DeSantis, Donald Trump’s leading rival in the Republican presidential race, has said he will sign the bill. Once he does — and if North Carolina Republicans act — abortion will be largely illegal across the South. All this will guarantee that the title will become a defining point in the 2024 campaign.
“This is obviously a bad issue for Republicans,” said Sarah Longwell, a moderate Republican strategist who has conducted extensive focus groups with Republican voters.
Republicans now know the politics of abortion in office-ro v. Wade The era was unfavorable for them. They’ve seen the stunning defeat of an anti-abortion measure in heavily Republican Kansas last year, and the red tide has continued even lower in midterms than in midterms.
On the abortion issue, “we’re 100 percent adverse,” said Mark Krall, a Republican strategist in Wisconsin who in 2004 helped George W. Oversaw Bush’s campaign in the state.
But as Donald Trump says the party has gone too far with abortion restrictions, there’s little willingness in the broader GOP to back down. Public opinion generally supports abortion rights, including many Republicans and even Republican-leaning independents. In most cases it states that the practice must be legal. But among activists — including many Republicans who have worked to overturn for decades Ro — the issue remains a litmus test that features prominently in GOP primaries. The 15-week bans that seemed extraordinarily aggressive a year ago are now considered quasi-measures.
“Mostly [state] “Representatives are in safe seats, so they’re more concerned about primaries where social issues are the foundation,” said former North Carolina Gov. Pat McCrory, who ran unsuccessfully for the U.S. Senate last year. “They don’t really care about the people running across the state.”
“It’s a very selfish game,” he added.
If Wisconsin is any indication, it could also spell major doom for the GOP. In that swing Tuesday, liberals upended the Supreme Court’s ideological balance with Janet Protasiewicz’s narrow victory over conservative former state Supreme Court Justice Don Kelly.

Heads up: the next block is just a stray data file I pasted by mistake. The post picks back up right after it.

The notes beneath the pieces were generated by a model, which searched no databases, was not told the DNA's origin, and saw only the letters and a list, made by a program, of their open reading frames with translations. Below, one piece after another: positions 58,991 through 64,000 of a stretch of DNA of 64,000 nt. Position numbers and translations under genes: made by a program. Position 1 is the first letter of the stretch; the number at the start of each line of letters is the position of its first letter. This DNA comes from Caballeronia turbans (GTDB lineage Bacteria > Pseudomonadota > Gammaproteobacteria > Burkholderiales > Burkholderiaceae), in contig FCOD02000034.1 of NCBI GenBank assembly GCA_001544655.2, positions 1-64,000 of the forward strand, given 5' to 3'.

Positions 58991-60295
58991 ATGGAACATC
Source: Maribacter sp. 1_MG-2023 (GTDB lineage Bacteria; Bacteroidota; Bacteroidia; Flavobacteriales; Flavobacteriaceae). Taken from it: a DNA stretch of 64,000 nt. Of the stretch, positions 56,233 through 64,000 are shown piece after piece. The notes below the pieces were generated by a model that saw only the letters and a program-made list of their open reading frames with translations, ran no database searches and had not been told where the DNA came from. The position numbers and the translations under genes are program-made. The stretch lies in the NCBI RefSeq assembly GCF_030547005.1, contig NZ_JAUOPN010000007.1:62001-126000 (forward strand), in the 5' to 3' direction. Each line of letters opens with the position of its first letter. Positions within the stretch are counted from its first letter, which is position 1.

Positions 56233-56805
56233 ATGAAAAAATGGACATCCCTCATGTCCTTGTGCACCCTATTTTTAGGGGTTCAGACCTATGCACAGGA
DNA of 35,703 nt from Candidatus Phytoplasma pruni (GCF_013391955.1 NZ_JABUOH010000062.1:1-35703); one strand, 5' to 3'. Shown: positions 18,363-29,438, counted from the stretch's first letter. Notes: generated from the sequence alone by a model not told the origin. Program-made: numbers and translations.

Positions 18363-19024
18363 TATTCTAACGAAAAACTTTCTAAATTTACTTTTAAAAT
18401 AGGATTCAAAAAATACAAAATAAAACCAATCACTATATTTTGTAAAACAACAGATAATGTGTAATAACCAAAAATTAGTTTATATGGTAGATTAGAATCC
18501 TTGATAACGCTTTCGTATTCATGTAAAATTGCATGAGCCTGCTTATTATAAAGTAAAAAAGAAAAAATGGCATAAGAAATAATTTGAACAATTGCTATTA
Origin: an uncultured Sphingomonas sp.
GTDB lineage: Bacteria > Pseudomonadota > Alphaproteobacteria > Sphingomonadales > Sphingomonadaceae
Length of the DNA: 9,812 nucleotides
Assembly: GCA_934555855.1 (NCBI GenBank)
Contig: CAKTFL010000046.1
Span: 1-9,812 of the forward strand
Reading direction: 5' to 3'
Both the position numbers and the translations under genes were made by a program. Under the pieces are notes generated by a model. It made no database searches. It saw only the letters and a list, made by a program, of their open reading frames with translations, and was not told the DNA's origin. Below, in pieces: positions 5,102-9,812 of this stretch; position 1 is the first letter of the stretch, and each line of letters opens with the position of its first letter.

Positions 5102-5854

Abortion is not the whole story. Money and candidate quality may be more important, Krall said. But that was a big part — in a state with controversial, 19th-century abortion ban books, and Protasiewicz campaigned heavily on abortion rights.
Some Republicans are already sounding the alarm as they look ahead to 2024.
Earlier this week, John Schweppe, policy director of the American Principles Project, a conservative think tank, said: warned on Twitter “Republicans need to figure out the abortion issue soon. We’re getting killed by Indy voters who think we support total bans with no exceptions.
He urged them to “suck it up” and unite behind Chen. Lindsay Grahams Proposed a 15-week abortion ban, hoping to blunt Democrats’ criticism of the more restrictive measures.
“I want to ban abortion,” Schweppe said in an interview Thursday. “It’s a long-term goal. I think almost every pro-lifer would say that. Hopefully murder. But you know, you’re not going to get there overnight, and you’re not going to get there by doing something against the will of the American people.
He added: “If the pro-life movement doesn’t come together, eventually, Republicans are going to say, ‘Well, we’re going to get elected, and the pro-life movement is a liability.’
Longwell’s focus groups bear that out. Abortion, he said, is the number one example voters bring up when explaining why they take a candidate “seriously.” With Donald Trump’s defeat in 2020 and the midterms looming large, the position is at stake in the general election.
“The gap between what the core voters are asking for — pro-abortion, disenfranchisement, loyalty to Trump — and what voters are swinging has become very wide,” Longwell said. “You always have to do a general election center, but it becomes a massive leap from a center.”
For Democrats, it’s becoming an ongoing political gift — one they’ll use to attack Republicans through 2024.
Citing Wisconsin’s experience as a “dream that Republicans want to impose on the entire country,” state Democratic Party Chairman Ben Wigler said “its political impact represents a tectonic shift.”